Reducing state income tax rates a year from now, raising state spending by only 5.3% over two years, and preventing state government from spending all the money it can get its hands on, thereby forcing state government to save during good years, Governor Lamont’s state budget proposal is far more conservative than might be expected from a Democrat.
As a result it seems likely to be faulted if not assailed by the leftist majority of the party’s members in the General Assembly, particularly for not giving the teacher unions as much more money as they would like.
“I want a sustainable tax cut that we can support in good times and not-so-good times,” the governor said in his budget address Wednesday. “We’ve had a number of false starts — on-again-off-again tax cuts. Not this time.”
But the left wing of Lamont’s party doesn’t want tax cuts to be “sustainable.” It wants to enlarge government’s claim on the economy and to shrink the private sector, and though the governor criticized “on-again-off-again” tax cuts, his budget would again postpone repeal of the 10% surcharge on the corporation tax, which was to happen this year.
The proposed income tax cuts give the impression of prosperity for Connecticut. But if the state can afford them, it is mainly because of the billions of dollars in emergency financial aid lately received from the federal government — a major cause of inflation nationally — and because of the increase in state tax revenue that has been produced by rising prices and asset values.
That is, the proposed income tax cuts are not the result of more efficient management of state government but a small apology to state residents for inflation, which is essentially a tax.
The governor tried to conjure an image of prosperity in Connecticut. “For the first time in over a generation,” he said, “Connecticut has enjoyed strong economic and population growth.”
No, it hasn’t. Connecticut has had little economic growth compared to other states and the second worst population growth, after only Vermont.
The governor went on to undermine his image of prosperity.
“The income and wealth disparity in our country has gotten worse over the last generation,” he admitted. “Increasing the minimum wage, debt-free community college, and no-cost workforce training that allows you to get a higher-paying job in less time will all help address income disparities.”
Indeed, the governor’s many proposals for new or increased state subsidies for groups considered needy and deserving suggested a state where fewer people are able to support themselves.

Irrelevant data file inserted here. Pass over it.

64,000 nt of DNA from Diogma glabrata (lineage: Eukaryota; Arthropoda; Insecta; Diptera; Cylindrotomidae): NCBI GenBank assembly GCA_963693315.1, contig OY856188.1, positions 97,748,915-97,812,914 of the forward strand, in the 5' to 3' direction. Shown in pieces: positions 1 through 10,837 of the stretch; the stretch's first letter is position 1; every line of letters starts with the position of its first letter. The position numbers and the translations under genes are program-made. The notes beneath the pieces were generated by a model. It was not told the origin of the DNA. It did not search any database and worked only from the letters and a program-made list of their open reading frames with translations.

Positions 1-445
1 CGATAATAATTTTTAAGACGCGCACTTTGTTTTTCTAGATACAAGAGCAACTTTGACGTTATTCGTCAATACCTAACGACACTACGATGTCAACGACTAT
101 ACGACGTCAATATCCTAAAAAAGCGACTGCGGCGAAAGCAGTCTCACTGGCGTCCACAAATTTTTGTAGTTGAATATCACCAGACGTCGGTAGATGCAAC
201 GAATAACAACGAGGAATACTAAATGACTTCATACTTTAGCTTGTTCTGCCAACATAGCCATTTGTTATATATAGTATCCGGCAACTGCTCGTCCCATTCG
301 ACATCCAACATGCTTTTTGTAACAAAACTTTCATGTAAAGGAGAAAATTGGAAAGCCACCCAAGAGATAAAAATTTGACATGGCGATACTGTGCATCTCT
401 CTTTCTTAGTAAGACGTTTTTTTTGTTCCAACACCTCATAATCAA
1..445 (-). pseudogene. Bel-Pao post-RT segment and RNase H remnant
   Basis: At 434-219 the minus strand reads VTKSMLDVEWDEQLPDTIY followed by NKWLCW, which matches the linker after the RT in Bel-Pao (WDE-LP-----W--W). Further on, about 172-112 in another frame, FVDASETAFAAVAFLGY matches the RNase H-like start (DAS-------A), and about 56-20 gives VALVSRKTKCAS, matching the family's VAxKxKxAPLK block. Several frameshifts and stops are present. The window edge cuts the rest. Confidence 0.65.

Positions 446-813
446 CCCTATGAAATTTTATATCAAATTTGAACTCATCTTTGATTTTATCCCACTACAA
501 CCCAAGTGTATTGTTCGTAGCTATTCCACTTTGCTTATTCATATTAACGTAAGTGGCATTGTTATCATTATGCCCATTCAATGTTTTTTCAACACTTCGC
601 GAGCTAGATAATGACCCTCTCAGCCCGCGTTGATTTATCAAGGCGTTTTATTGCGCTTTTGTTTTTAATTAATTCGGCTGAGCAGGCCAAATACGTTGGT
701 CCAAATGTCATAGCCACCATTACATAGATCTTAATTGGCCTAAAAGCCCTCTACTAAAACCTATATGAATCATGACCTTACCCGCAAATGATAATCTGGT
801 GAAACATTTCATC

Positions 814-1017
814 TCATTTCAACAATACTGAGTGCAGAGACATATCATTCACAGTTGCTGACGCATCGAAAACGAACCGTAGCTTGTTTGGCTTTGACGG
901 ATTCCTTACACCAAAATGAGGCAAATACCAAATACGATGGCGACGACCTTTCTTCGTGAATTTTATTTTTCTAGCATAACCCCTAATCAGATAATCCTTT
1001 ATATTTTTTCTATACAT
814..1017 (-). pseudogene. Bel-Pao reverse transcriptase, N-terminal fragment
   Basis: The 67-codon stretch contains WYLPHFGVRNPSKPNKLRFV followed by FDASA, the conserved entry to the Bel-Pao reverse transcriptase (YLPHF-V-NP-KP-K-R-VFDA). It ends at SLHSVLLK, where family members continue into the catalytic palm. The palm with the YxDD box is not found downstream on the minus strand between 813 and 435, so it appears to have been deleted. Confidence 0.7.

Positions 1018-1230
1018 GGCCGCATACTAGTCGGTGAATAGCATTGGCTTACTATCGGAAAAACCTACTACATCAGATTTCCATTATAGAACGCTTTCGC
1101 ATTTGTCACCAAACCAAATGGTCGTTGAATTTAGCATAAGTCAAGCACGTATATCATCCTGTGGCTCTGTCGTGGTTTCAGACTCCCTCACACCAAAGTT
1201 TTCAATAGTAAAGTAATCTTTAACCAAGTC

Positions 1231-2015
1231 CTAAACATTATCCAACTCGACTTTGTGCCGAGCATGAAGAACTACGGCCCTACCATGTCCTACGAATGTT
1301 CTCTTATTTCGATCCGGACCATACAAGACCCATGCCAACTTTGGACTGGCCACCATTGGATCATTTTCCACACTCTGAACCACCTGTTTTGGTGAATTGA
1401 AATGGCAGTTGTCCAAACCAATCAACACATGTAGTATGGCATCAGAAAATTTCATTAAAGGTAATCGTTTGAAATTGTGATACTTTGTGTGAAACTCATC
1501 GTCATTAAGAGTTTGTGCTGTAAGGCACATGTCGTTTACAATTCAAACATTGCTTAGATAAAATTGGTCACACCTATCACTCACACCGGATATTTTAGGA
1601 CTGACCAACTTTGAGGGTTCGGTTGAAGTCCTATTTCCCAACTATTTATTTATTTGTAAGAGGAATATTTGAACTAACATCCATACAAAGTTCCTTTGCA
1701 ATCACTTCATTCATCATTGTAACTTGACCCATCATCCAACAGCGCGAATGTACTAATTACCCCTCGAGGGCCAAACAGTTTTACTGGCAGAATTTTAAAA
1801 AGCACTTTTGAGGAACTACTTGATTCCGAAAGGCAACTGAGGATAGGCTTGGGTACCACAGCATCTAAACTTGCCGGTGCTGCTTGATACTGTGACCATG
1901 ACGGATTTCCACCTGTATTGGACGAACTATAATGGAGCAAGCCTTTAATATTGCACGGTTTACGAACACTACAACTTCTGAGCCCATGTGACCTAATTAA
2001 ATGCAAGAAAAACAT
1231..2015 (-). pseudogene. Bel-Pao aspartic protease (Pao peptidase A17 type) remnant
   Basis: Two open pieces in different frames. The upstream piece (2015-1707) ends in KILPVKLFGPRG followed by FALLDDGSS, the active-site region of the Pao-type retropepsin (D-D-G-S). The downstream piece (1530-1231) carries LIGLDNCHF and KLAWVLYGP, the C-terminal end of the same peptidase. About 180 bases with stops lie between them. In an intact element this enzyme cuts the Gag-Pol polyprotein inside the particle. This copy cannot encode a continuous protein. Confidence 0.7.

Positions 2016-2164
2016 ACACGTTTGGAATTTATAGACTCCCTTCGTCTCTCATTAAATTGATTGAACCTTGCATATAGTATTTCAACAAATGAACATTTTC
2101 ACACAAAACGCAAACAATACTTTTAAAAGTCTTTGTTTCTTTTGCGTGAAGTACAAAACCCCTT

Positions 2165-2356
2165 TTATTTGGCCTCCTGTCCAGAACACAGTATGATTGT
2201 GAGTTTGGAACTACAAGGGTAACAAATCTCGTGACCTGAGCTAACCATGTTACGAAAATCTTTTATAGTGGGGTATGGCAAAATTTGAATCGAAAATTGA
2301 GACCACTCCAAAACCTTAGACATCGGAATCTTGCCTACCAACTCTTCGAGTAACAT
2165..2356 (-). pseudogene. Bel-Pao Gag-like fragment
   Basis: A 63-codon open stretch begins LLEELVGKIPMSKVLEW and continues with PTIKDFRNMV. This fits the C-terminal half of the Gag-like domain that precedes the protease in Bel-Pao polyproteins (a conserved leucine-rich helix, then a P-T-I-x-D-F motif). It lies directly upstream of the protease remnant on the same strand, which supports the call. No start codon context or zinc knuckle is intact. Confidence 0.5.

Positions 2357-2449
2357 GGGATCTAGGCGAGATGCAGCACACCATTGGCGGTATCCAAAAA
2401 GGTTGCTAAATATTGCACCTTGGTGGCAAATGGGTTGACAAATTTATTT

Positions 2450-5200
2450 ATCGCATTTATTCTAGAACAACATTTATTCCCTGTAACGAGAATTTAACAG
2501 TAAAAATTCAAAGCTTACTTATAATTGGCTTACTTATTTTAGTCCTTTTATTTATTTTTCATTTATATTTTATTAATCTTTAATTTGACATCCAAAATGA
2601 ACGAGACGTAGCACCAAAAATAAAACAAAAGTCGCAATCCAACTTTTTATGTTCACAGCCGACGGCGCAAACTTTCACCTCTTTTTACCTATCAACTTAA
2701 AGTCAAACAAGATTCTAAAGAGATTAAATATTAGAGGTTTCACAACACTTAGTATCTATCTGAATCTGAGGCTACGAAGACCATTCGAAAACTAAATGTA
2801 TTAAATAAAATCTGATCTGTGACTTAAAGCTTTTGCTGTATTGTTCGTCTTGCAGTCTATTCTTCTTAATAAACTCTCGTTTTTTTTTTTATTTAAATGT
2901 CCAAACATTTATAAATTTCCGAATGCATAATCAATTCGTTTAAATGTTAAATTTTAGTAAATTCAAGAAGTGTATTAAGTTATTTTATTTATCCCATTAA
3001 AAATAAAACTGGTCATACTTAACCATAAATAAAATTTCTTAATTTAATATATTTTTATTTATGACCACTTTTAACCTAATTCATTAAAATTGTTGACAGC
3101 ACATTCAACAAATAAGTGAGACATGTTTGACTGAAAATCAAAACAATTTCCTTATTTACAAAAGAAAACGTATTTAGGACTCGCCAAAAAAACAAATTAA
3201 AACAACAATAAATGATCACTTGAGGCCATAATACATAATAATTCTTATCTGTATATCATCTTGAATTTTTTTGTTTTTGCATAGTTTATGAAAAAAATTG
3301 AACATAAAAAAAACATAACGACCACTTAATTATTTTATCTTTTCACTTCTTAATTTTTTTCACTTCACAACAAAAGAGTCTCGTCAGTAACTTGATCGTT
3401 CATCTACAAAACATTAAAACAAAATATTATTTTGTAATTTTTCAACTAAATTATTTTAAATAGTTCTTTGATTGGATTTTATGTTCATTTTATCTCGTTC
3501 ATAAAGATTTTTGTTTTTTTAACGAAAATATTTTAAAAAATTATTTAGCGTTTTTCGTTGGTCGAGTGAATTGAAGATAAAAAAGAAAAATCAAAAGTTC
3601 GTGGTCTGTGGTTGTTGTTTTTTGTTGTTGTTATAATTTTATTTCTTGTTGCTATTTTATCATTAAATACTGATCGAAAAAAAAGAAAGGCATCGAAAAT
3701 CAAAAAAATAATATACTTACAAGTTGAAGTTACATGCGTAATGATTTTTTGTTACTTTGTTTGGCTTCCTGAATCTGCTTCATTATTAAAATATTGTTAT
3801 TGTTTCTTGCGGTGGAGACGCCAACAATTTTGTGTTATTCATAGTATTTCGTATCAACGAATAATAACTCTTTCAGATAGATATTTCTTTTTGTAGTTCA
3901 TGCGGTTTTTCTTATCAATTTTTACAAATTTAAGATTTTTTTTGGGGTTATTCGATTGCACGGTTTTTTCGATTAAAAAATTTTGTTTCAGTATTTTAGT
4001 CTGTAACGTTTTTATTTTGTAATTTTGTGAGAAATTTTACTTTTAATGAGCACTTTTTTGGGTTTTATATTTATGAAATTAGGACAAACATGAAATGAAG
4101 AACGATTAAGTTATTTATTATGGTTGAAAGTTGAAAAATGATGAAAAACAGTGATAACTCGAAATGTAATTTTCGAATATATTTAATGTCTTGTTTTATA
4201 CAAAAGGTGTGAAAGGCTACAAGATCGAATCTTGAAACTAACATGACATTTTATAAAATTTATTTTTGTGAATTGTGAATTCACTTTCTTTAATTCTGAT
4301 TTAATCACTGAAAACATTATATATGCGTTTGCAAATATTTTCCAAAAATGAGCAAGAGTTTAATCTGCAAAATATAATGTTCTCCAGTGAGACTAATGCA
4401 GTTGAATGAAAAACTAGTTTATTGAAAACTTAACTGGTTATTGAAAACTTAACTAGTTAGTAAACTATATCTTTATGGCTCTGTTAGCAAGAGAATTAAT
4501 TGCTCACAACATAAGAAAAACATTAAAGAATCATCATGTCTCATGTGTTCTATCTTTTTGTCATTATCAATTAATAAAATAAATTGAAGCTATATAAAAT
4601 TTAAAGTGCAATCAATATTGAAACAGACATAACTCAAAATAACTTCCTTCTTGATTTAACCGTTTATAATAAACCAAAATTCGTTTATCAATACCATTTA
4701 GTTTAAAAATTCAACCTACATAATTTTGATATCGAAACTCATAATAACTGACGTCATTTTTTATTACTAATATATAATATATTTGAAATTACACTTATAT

There will be a big increase in the state’s earned income tax credit, money for people who have more children than they can properly support. There will be more subsidies for day care, including reimbursements to businesses that offer day care to the children of employees.
There will be more subsidies for medical insurance for the poor and for businesses that help their employees repay student loan debt — the latter subsidies constituting another confession that higher education is overrated and overpriced and that government will do nothing about having driven up the cost.
With 25% of Connecticut’s students chronically absent from school, state government will spend another $7 million trying to lure them back.
And with tens of thousands of Connecticut children not being adequately fed at home, free school lunches will become universal.
The governor also proposes a program by which state government would pay a nonprofit organization to purchase, at huge discounts, as much $2 billion in seemingly uncollectable debt owed to hospitals by former patients, and then cancel the debt. The governor did not specify who will really take the loss here. But hospital losses for what is called uncompensated care tend to be recovered through higher charges to those who do pay for the care they get — other patients and their insurers.
Polls this week reported that, despite the prosperity preached in President Biden’s State of the Union address and the governor’s budget address, most Americans believe they are worse off financially than they were a year ago. More subsidies may be urgent in certain circumstances but they won’t produce lasting prosperity.
Chris Powell is a columnist for the Journal Inquirer in Manchester, Connecticut. (CPowell@JournalInquirer.com)